DURATIONS OF THE DEVELOPMENTAL PERIODS OF IMMATURE STAGES OF MICROPLITUS MANILAE PARASITIZED ON DIFFERENT INSTARS OF SPODOPTERA EXIGUA .

t01_602.gif

Life Table Parameters of M. manilae Parasitized on Different Instars of S. exigua

The intrinsic rate of increase (r) (F3,36 = 6.79, P = 0.0036), finite rate of increase (λ) (F3,36 = 6.62, P = 0.0041), net reproduction rate (R0) (F3,36 = 1117.82, P < 0.0001) and mean length of a generation (T) (F3,36 = 4.94, P = 0.0129) of M. manilae were significantly affected by which of the instars had been parasitized. The maximum values of r, λ, R0 and T were achieved when 2nd instars were parasitized. However, r, λ, R0 and T of M. manilae all reached their minimum values when 4th instars of S. exigua were parasitized (Table 2).

Fig. 2.

The weights of Microplitis manilae pupae that developed on different larval instars of Spodoptera exigua. Shown are the average percent parasitization rates (± SE) by female parasitoids of 1st through 4th host larval instars when given 40 host larvae of each instar. Letters above the bars represent significant differences between treatments of the different host instars (LSD, P < 0.05).

f02_602.jpg

Age-Stage Survival Rates, Age-Specific Survival Rates and Age-Specific Fecundities of M. manilae Parasitized on Different S. exigua Instars

The trend in age-stage survival rate (Sxj) of M. manilae reflected developmental rates and survivorship of the parasitoid during various stages of its life cycle in different S. exigua instars. The overall developmental rate of the parasitoid was the fastest when it was parasitized on the 4th instar larvae (Fig. 3).

The maximum daily fecundities of female parasitoids were 11.3, 16.0, 11.5 and 4.4 eggs per female when they parasitized the 1st, 2nd, 3rd and 4th instar larvae, respectively. The longest ovipositional period was observed when they parasitized 2nd instar larvae. The age-specific survival rate (lx) of M. manilae was maintained at a high level (≥ 80%) during 25 days after adult emergence when M. manilae was parasitized the 2nd instars, and thereafter it decreased precipitously. Decreasing trends in age-specific survival rate were significant within 20 days after adult emergence when M. manilae parasitized the first through the fourth instars (Fig. 4).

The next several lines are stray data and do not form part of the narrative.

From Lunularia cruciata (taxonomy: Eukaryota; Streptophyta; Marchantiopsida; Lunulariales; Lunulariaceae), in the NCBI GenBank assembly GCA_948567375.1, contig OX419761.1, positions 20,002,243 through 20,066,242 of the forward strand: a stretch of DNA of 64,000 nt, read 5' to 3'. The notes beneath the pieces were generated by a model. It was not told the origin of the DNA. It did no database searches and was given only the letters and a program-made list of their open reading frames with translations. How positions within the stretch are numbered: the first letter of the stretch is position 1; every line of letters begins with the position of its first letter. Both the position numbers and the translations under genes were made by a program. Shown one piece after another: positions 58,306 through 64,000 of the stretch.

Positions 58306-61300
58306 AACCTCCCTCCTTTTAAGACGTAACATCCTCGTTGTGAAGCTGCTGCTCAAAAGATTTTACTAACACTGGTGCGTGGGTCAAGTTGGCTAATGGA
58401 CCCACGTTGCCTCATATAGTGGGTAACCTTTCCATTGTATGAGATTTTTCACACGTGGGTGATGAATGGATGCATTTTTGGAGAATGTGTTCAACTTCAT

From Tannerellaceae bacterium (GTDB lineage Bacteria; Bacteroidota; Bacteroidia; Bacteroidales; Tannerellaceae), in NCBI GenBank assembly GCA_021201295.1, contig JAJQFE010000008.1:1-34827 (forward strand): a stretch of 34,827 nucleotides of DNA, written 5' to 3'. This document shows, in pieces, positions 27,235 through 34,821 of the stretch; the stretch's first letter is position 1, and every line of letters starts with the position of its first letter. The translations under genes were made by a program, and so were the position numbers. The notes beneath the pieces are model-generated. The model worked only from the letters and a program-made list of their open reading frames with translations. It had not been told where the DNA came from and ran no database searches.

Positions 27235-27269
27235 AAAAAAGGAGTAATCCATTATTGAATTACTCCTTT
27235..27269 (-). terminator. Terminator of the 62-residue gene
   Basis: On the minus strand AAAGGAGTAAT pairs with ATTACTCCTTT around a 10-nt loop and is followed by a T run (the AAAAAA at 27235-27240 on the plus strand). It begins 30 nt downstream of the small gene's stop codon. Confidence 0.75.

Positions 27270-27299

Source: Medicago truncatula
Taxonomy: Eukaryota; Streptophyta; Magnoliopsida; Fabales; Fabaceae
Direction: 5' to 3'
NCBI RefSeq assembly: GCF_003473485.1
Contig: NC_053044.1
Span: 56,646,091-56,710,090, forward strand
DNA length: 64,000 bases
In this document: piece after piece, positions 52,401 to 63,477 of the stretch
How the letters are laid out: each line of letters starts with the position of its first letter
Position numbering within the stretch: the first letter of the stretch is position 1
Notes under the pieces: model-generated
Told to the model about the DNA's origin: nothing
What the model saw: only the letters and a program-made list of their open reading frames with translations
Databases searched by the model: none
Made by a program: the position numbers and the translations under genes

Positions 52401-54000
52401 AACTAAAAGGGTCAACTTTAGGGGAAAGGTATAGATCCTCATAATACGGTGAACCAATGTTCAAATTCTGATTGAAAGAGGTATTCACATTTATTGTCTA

DISCUSSION

In general, host evaluation and selection of parasitoids are very important because a highquality host can promote the fitness of the parasitoid (e.g., development and fecundity) (Vinson 1990; Godfray 1994; Beckage & Gelman 2004; Li et al. 2006; Murillo et al. 2013). In nature, most parasitoid species can accept or reject hosts for oviposition based on assessment of host qualities (Strand & Pech 1995; Harvey & Strand 2002; Li et al. 2006; Murillo et al. 2013). Therefore, a parasitoid can often select the optimum host age for improving the population quality of the offspring (Wang et al. 1984; Li et al. 2006; Murillo et al. 2013). For example, the early 2nd instar of Tricho- plusia ni (Hübner) was considered to be the most suitable host age for the development of the larval endoparasitoid Campoletis sonorensis (Cameron), because this host age resulted in more parasitized larvae, a higher emergence rate, a higher female ratio of adult parasitoids, and a higher survival rate of immature parasitoids (Murillo et al. 2013). Another study (Li et al. 2006) revealed that 2nd and 3rd instars of M. separate provide the optimum environmental and nutritional conditions for the development of a related species, Microplitis mediator (Haliday). Therefore the percent parasitism and the development of the parasitoid could be optimized when M. separate chose to parasitize 2nd and 3rd host instars (Li et al. 2006).

TABLE 2.